* Next landing opportunity at 3:14 p.m. EDT (1914 GMT)
* New crew arrives at International Space Station (Updates with landing delayed)
By Irene Klotz
CAPE CANAVERAL, Fla., March 28 (Reuters) - NASA delayed the homecoming of space shuttle Discovery on Saturday due to concerns about gusting winds and gathering clouds at its Florida landing site.
Flight directors have one more opportunity for a landing attempt on Saturday. If the weather clears, Discovery could leave orbit and touch down at the Kennedy Space Center at 3:14 p.m. EDT (1914 GMT).
"Things are still somewhat variable," astronaut George Zamka radioed to the Discovery crew to tell them to stay in orbit for at least one more pass around Earth.
The shuttle blasted off March 15 for a 13-day construction mission at the International Space Station.
The main goal of the flight, the first of five expected in 2009, was to deliver a fourth set of solar panel wings to the International Space Station, enabling it to house six astronauts on a full-time basis.
They will oversee science experiments in laboratories owned by the United States, Europe and Japan. Canada, which supplied the station’s mobile robotic crane, also has a stake in the program.
To prepare for landing, the Discovery crew closed the 60-foot-long (18-metre-long) doors over the shuttle’s now-empty cargo bay.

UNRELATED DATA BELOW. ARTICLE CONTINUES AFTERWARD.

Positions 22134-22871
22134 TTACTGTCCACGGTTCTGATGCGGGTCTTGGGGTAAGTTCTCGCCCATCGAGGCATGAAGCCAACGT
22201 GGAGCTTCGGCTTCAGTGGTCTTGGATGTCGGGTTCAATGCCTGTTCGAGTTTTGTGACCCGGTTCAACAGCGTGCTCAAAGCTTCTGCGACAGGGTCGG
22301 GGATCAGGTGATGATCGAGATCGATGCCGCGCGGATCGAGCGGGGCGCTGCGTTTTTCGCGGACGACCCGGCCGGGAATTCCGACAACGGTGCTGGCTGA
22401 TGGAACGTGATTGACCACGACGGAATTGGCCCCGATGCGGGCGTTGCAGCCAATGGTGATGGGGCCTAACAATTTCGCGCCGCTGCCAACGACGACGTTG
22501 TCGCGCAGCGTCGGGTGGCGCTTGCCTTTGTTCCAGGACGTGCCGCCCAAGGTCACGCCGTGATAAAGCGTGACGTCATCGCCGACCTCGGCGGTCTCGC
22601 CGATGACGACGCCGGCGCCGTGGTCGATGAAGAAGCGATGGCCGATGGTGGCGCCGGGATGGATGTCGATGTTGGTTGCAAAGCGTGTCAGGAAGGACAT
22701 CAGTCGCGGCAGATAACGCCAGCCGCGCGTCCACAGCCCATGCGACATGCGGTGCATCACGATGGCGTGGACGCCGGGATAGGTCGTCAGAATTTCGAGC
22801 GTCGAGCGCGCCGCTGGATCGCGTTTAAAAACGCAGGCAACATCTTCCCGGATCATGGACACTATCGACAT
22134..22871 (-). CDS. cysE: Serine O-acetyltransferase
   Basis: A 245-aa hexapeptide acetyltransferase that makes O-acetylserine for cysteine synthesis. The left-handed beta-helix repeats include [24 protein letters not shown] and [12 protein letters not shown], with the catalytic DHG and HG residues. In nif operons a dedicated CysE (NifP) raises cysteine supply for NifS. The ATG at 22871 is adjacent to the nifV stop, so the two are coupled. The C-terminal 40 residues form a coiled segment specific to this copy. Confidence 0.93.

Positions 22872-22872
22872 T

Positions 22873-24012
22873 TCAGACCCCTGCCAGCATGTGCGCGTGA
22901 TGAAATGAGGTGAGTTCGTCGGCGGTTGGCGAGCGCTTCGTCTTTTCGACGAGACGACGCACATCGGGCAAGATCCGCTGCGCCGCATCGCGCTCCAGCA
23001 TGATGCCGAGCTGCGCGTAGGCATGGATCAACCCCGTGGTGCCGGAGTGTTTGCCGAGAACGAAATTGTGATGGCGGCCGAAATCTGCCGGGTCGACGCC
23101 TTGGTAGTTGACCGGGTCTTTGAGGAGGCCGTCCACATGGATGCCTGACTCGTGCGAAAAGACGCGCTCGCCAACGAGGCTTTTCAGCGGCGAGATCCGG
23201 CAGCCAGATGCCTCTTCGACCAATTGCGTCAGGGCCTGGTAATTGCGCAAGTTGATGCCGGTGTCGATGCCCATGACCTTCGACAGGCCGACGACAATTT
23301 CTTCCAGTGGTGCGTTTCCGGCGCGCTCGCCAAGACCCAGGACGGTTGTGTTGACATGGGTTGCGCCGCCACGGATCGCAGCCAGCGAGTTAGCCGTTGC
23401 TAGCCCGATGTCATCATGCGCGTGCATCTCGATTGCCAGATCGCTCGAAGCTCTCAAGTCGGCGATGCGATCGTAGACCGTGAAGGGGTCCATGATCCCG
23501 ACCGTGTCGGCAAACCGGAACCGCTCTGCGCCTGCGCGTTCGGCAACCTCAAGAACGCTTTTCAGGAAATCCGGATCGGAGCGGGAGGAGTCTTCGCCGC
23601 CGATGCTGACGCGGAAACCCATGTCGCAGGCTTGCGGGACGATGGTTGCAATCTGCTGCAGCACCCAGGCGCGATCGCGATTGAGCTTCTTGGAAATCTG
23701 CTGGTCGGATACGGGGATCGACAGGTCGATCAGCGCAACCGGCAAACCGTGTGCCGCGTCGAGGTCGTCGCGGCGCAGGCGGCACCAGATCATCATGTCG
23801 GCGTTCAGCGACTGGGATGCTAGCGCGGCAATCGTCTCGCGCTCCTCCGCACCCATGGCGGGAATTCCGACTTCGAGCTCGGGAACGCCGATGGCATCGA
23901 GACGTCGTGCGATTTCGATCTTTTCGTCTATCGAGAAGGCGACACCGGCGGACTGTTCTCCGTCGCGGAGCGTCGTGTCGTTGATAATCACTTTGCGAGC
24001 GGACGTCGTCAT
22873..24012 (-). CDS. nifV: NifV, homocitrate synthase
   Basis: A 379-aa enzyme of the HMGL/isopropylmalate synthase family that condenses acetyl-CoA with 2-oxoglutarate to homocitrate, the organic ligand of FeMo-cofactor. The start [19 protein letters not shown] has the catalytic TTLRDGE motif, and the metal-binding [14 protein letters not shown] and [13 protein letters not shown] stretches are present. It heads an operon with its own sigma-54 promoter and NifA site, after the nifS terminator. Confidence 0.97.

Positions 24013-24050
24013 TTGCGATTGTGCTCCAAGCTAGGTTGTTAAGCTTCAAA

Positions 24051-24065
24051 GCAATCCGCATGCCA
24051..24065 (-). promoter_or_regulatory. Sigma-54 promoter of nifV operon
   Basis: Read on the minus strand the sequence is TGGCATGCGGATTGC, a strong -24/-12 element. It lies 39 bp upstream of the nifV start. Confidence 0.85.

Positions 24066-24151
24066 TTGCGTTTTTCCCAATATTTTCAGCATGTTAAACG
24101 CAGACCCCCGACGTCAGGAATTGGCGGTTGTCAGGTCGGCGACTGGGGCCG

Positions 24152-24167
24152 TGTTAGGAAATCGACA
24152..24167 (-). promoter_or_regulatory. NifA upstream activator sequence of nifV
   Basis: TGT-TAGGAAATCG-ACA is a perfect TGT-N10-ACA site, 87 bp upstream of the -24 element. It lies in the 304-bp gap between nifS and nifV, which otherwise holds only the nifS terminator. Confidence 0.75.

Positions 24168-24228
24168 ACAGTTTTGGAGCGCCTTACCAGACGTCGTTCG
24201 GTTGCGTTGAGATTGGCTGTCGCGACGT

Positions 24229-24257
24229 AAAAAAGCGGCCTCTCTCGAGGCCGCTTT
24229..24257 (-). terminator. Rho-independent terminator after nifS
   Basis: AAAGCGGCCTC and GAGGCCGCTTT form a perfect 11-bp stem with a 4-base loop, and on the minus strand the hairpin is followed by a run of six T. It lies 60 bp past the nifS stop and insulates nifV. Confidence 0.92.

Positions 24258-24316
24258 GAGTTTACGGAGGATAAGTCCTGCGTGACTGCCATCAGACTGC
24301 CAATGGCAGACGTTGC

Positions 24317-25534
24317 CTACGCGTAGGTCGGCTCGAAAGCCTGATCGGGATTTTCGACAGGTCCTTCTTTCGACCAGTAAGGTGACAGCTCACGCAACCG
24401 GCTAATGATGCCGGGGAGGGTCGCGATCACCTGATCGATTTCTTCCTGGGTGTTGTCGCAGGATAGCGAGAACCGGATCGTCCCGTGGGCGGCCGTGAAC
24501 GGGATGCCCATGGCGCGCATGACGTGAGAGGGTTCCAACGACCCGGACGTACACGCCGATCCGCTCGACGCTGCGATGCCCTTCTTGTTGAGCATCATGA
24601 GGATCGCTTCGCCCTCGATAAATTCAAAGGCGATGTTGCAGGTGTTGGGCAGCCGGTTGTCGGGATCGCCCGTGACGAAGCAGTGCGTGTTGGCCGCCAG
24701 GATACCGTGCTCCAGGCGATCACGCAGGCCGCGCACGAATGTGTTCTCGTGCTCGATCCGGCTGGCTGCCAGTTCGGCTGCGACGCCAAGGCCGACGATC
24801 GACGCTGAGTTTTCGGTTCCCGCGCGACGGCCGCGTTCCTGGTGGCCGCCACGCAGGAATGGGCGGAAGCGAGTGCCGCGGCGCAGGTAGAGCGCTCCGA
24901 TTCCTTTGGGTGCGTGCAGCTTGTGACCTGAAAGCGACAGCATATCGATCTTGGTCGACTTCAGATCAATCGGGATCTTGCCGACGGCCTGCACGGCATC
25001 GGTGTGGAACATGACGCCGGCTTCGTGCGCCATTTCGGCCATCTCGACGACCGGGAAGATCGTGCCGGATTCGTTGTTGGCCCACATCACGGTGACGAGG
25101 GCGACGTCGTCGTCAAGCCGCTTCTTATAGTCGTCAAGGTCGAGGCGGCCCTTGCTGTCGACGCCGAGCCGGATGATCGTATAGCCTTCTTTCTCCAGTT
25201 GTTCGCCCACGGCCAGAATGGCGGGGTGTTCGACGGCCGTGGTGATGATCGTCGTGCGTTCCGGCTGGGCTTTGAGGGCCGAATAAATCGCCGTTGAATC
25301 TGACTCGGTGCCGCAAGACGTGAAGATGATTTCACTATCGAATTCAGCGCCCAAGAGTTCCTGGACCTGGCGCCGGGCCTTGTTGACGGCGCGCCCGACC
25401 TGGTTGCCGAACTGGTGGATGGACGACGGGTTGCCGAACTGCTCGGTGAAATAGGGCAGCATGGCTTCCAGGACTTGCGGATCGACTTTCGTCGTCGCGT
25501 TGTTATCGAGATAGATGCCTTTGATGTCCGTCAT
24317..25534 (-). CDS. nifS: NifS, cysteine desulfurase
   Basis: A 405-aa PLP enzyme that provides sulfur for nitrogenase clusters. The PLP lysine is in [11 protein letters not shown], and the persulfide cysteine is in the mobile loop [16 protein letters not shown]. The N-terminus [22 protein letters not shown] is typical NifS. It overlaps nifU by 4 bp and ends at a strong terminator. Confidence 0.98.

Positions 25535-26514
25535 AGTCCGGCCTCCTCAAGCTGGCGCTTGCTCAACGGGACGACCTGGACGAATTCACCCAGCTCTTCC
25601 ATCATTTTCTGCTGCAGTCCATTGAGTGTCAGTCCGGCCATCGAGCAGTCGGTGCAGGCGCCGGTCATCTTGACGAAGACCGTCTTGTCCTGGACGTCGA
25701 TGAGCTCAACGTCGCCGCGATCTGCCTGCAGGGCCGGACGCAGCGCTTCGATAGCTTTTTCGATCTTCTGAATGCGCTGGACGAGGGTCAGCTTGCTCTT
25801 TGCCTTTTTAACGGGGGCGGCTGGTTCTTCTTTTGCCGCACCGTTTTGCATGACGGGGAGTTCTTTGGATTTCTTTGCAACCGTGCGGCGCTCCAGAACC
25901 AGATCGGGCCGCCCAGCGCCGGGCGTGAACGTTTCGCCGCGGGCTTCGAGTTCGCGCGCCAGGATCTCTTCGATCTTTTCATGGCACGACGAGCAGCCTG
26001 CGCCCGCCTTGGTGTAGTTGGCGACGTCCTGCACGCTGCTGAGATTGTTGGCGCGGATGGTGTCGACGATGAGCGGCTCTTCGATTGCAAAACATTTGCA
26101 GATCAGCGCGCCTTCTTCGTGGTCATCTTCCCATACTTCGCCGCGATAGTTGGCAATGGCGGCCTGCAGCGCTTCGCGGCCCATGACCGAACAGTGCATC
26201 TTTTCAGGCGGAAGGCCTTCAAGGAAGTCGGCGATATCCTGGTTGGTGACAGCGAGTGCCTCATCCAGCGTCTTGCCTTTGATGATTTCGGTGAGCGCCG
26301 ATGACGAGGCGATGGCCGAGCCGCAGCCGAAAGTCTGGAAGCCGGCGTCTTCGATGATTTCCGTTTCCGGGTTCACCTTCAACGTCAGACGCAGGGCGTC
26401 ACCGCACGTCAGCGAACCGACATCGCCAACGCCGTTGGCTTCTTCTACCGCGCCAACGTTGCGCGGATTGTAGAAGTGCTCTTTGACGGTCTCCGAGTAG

The doors have radiator panels to dissipate heat generated by the shuttle’s electrical systems, and once they are closed NASA has limited time to either land the ship or have the astronauts open them again for continued operations in orbit.
While the astronauts waited for a break in the weather, the space station crew was overseeing the arrival of a new group of visitors.
Incoming station commander Gennady Padalka steered his Russian Soyuz capsule into a docking port at 9:05 a.m. EDT (1305 GMT) after taking over manual control when its steering thrusters began firing in a way that would take the Soyuz away from the station, said NASA spokesman Rob Navias.
The Soyuz docked safely earlier than expected.
In addition to Padalka, who is returning for a second stint as station commander, NASA physican-turned-astronaut Michael Barratt and former Microsoft executive Charles Simonyi are aboard the capsule.
Padalka and Barratt will be swapping places with outgoing space station commander Michael Fincke and flight engineer Yury Lonchakov, who are scheduled to return to Earth along with billionaire tourist Simonyi on April 7.
NASA’s next shuttle mission is a servicing call to the Hubble Space Telescope, scheduled for liftoff on May 12. (Editing by Jim Loney and Paul Simao)